tioned. This practice of asking respondents their preference for work outcomes is acceptable as a means of measuring work values (Ros et al., 1999; Van Vianen et al., 2007). For extrinsic work values, we used items that reflect the security or extrinsic aspects of work (i.e. important to have good job security or good holidays in a job). Consistent with previous research (Ros et al., 1999; Van Vianen et al., 2007), for intrinsic work values, we used items that reflected a preference for values related to self-actualization aspects of work (i.e. important to have a job where you can express initiative or a job where you can achieve something). Furthermore, to demonstrate the discriminant validity of our measures, we ran a factor analysis on these 10 items measuring work values. The factor analysis revealed two clear factors reflecting intrinsic and extrinsic work values. Table 1 shows the factors and factor loadings. To compute both factors, we relied on procedures consistent with previous research (Parboteeah and Cullen, 2003; Ros et al., 1999). We added Mentioned responses to all five items measuring each work value. Reliability (Cronbachs alpha) for extrinsic work values is 0.70 while reliability for intrinsic work values is 0.73. To measure religious groups, dummy variables were created for each of the four major religions (Buddhism, Christianity, Hinduism, and Islam). The respondents were asked to Do you belong to a religious group? However, dummy variables were also created for the major subdivisions of Christianity, namely Protestants, Roman Catholics, and the Orthodox Church. We also created a dummy variable for those who indicated that they did not belong to any religion. Analyses Previous research (Harpaz, 1998; MOW International Reseach Team, 1987; Niles, 1999) suggests that there are a number of important control variables. We therefore included four controls, namely gender (dummy

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Parboteeah et al.: Religious Groups and Work Values 59 Table 1 Factor analysis of work values Intrinsic Work Values Important in a job: an opportunity to use initiative Important in a job: you can achieve something Important in a job: a responsible job Important in a job: a job respected by people in general Important in a job: a job that is interesting Important in a job: good hours Important in a job: generous holidays Important in a job: good pay Important in a job: good job security Important in a job: not too much pressure
Factor loadings less than 0.5 are not shown. Rotation Method: Varimax with Kaiser Normalization.

Extrinsic Work Values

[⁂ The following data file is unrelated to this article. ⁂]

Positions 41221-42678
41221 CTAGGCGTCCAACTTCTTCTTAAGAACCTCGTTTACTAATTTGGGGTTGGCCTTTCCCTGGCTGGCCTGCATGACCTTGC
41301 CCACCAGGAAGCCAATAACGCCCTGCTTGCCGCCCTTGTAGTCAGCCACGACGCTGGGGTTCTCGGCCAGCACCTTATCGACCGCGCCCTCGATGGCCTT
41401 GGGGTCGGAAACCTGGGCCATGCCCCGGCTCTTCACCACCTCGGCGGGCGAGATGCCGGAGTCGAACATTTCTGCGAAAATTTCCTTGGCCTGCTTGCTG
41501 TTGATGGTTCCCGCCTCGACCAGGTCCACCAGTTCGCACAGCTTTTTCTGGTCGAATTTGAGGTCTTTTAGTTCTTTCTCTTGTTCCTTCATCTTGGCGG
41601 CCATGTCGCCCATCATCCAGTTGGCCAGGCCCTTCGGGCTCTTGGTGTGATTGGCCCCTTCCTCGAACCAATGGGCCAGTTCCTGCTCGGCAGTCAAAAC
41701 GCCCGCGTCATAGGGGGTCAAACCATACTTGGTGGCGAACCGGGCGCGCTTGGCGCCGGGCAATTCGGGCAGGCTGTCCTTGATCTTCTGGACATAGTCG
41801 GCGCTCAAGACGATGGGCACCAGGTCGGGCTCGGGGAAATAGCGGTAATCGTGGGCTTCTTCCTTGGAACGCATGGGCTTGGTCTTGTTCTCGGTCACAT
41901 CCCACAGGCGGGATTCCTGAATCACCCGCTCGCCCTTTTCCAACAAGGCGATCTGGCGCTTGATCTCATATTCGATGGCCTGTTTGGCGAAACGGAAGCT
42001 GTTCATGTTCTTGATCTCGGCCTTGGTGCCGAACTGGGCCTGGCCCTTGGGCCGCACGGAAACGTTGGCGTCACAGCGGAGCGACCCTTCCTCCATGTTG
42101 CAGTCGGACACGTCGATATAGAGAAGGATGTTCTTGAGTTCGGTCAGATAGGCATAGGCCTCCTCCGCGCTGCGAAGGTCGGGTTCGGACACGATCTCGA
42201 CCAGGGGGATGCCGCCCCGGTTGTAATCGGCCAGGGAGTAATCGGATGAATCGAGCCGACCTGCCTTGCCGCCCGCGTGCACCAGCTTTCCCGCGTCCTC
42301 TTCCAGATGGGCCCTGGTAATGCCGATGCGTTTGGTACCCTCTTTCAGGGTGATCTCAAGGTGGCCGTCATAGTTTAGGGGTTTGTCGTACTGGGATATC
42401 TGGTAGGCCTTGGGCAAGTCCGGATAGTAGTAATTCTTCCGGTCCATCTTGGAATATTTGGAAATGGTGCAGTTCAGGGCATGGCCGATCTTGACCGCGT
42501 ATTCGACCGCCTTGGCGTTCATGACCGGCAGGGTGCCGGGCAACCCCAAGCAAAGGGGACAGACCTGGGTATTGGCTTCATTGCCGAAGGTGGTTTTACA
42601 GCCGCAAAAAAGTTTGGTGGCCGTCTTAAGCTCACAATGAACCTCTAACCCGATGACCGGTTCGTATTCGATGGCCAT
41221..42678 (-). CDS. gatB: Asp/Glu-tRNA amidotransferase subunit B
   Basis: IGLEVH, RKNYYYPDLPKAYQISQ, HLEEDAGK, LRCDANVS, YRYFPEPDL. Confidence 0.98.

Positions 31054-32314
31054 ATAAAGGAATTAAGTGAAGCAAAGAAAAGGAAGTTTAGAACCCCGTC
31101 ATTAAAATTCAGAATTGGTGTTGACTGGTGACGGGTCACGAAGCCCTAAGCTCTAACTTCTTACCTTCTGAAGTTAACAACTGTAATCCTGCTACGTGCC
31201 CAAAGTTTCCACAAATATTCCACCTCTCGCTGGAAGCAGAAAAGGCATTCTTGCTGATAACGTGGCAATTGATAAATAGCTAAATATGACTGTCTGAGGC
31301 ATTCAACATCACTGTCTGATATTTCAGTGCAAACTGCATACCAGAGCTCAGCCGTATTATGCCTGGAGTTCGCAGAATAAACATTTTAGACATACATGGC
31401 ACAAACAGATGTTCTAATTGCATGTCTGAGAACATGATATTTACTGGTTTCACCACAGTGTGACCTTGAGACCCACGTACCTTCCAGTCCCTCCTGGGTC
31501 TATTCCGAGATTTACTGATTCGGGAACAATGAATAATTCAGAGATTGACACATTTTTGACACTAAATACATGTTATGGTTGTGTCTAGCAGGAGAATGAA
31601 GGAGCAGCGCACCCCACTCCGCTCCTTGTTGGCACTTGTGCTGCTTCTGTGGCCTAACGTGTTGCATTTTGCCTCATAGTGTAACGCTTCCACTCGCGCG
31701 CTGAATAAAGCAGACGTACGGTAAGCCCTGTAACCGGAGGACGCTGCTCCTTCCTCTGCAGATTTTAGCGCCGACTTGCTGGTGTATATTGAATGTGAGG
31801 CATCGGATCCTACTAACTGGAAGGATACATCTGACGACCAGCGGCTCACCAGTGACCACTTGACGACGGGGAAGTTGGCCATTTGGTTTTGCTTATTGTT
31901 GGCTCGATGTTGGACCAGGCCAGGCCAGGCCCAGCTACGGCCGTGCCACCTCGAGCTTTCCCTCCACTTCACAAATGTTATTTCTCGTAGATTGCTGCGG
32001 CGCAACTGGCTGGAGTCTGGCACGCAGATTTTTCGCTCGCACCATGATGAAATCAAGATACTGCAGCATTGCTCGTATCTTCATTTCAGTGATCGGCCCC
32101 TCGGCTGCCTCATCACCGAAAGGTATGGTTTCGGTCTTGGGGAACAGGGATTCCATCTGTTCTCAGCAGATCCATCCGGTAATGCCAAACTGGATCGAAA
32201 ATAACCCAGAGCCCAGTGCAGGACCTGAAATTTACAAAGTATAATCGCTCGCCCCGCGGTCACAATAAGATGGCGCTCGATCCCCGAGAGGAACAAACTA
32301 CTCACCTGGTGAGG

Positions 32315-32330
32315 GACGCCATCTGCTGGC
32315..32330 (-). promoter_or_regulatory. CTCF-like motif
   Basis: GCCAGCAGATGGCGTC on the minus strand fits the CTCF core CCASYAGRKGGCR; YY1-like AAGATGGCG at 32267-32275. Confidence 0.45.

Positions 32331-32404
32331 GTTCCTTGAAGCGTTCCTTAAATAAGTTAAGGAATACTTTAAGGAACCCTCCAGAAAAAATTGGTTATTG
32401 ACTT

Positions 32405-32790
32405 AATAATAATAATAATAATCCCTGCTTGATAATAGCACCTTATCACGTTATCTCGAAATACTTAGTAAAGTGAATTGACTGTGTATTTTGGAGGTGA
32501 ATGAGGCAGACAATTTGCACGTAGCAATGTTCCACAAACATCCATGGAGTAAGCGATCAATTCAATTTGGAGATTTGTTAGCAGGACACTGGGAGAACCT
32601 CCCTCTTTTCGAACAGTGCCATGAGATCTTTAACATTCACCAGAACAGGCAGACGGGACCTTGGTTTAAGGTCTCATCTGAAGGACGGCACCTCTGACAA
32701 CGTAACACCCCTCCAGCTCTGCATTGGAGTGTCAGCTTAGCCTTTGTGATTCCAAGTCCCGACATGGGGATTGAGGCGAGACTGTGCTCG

.767 .745 .710 .553 .515 .699 .674 .639 .590 .589

variable), age (coded to indicate range of years such as 1 = 1524 years, 2 = 2534 years, etc.), education (coded to indicate highest degree achieved ranging from inadequate elementary education to complete university degree) and income (country specific scale ranging from lowest to highest income). We used regression analysis to test our hypotheses. Dummy variables representing religious groups contrasted the effects of each religion on work values with a hold-out group for respondents who reported no religious affiliation. In addition, we used effectscoded dummy variables to contrast each religious group with the grand mean for the work values of all respondents outside each religious group. The results for the effectscoded analysis were substantively identical to the simple dummy variable analysis and, as such, we do not report them here.

Table 2 shows the descriptive statistics and correlations for all variables used in this study. Table 3 reports the results of the regression analyses for the controls and religious

groups extrinsic work values and intrinsic work values. We ran three models to test our hypotheses. Model 1 included only the control variables. In Model 2, we added all of the religious groups and one combined variable for Christianity. This was necessary in order to test how the four religions related to work values. However, because we had access to different forms of Christianity, we also ran Model 3 where we included Buddhism, Hinduism, and Islam but separated Christianity into Orthodox, Protestant, and Roman Catholic. Hypothesis 1a posited a negative relationship between Buddhism and extrinsic work values. Results from Table 3 reject Hypothesis 1a, as a positive relationship was found between Buddhism and extrinsic work values. Results, however, supported Hypothesis 1b as Buddhism was positively related to intrinsic work values. Hypothesis 2a proposed a positive relationship between Christianity and extrinsic work values. Results from Table 3 (Model 2 for extrinsic work values) show that the hypothesis was rejected if the various offshoots of Christianity are combined. Results showed a significant and negative relation-

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Table 2 S.D. .50 16.9 2.25 2.48 1.56 1.71 .14 .18 .34 .46 .36 .49 .35 .26 .04 .07 .09 .09 .05 .02 .10 .01 .12 .07 .03 .10 .02 .03 .09 .01 .04 .02 .01 .14 .03 .09 .13 .04 .07 .15 .07 .02 .29 .22 .04 .15 .17 .07 .29 .23 .05 .21 .06 .11 .06 .04 .04 .04 .05 .07 .07 .08 .03 .07 .28 .08 .15 .08 .05 .59 .16 .32 .16 .11 .28 .54 .27 .43 .35 .17 .12 .33 .23 .01 .04 .03 .01 .08 .04 .06 .13 .09 .08 .53 .01 .14 .07 .02 .06 .14 .32 .07 .21 .02 1 2 3 4 5 6 7 8 9 10 11 12

Descriptive statistics and correlations 13


1. Gender


2. Age


3. Education


4. Income


5. Extrinsic work values


6. Intrinsic work values


7. Buddhist


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8. Hindu